I remember being in a classroom and realizing that, at the end of the day, I could do nothing for these children. I wanted to do so much, but I realized that this is what motherhood means. I have to rely on my spouse. At a minimum in the canonical year, you’re learning how to love the Lord. During apostolic year, you’re learning how to love those outside of our home.

Sr. Joseph Andrew:
Beautiful. And then, at the end of this year, we have a very special ceremony. So Sr. Mary Andre, what do you live for that entire year?

Sr. Mary Andre:
You live for making your vows. You just cannot wait to give your whole life to Him. I think the most obvious symbolism is the wedding symbolism. You can see that in every detail of our lives. We have final vows and first vows, and the planning starts early. Well, like any marriage, the marriage prep has actually been happening since the beginning, for three years and on. But the ceremony takes some prep, too. All the sisters come together to cook and clean. Just this morning, we sent out about 1,000 invitations to all of our closest friends and family for the ceremony happening in about a month.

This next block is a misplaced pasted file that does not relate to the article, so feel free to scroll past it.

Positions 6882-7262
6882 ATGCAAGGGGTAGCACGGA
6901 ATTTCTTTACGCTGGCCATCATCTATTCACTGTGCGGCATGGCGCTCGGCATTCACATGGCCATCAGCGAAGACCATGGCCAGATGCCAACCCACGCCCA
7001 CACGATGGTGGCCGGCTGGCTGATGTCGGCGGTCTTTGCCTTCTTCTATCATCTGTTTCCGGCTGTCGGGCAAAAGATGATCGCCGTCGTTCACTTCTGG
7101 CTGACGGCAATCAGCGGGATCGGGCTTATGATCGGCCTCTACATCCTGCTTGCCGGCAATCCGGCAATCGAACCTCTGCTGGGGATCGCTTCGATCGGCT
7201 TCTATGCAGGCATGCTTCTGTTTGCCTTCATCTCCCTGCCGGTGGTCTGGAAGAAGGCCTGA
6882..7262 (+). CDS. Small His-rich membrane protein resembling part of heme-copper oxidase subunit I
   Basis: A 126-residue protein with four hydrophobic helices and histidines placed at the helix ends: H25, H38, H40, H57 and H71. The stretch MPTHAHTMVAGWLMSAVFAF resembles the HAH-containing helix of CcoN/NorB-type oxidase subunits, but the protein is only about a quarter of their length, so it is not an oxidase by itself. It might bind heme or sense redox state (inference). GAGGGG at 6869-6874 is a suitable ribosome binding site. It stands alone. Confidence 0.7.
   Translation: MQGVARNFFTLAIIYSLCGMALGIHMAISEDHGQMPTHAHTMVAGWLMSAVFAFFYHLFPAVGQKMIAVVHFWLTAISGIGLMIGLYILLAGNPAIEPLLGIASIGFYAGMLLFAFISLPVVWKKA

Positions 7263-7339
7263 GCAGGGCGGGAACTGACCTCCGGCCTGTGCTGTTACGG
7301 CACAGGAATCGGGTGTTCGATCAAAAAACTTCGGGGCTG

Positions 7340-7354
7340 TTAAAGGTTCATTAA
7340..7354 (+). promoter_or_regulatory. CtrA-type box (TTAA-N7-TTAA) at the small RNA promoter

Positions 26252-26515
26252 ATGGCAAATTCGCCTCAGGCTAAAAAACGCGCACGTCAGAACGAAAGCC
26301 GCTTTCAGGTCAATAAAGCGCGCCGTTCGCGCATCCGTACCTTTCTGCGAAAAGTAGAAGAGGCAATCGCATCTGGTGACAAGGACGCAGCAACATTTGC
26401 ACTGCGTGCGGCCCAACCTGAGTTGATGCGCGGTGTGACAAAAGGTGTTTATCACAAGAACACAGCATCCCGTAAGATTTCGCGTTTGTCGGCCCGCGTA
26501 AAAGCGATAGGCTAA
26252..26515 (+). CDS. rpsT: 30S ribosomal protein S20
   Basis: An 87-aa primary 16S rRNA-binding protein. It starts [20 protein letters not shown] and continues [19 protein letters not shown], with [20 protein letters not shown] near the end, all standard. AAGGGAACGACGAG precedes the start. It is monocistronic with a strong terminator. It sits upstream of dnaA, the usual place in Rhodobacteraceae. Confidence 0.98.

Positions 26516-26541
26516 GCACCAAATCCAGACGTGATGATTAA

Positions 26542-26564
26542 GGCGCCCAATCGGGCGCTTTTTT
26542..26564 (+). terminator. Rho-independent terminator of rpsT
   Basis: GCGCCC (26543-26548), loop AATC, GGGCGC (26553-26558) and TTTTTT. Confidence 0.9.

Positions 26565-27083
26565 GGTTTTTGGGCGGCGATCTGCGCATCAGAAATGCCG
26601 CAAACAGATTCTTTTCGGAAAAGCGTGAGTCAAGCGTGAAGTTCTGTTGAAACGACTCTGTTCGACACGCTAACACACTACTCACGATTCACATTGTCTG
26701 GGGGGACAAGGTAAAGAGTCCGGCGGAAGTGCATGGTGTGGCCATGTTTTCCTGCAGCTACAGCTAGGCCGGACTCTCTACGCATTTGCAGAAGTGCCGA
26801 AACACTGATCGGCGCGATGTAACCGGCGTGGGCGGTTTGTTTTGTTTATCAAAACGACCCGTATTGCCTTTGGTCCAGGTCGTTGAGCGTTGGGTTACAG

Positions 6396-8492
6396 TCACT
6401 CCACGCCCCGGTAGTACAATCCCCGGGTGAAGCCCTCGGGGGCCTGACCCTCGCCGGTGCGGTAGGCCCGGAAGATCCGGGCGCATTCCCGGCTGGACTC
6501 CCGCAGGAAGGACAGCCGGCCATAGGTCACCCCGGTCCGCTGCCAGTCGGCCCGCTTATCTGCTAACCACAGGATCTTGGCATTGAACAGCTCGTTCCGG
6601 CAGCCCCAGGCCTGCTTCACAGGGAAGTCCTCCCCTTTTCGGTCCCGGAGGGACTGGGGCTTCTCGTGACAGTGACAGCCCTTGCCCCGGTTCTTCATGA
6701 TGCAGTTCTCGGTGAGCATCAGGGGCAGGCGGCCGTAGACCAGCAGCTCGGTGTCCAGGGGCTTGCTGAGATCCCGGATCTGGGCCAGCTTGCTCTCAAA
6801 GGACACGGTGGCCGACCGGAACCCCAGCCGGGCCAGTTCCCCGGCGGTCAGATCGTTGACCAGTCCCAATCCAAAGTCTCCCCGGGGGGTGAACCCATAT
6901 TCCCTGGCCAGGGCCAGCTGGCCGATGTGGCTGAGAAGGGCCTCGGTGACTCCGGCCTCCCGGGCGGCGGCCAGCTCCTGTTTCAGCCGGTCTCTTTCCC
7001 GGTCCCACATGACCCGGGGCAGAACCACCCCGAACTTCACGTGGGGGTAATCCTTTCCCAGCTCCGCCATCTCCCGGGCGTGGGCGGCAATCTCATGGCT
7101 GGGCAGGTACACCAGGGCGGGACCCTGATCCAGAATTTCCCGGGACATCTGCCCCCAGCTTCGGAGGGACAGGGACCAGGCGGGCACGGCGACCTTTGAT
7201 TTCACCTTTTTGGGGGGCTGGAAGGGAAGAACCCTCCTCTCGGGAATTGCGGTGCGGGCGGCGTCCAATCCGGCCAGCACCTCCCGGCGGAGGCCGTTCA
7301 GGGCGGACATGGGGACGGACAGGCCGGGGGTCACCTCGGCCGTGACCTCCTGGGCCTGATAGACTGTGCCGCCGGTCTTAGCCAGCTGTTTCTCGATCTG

The other symbolism, which might surprise some, is the aspect of becoming brides of Christ on that day. We also lay down our lives in renunciation of self in an image of death. If you look at the language from that vow ceremony, it’s really not just bridal imagery. I mean, that’s all over, of course. But there’s so much imagery of death. I think it’s funny to say that we’re excited for it, but we are. We are because to give yourself wholly, whether in marriage or in death, is the total gift of self, and it can only happen when it’s complete. It’s this incredible paradox that’s kind of difficult to understand, but it’s beautiful from both the outside and the inside.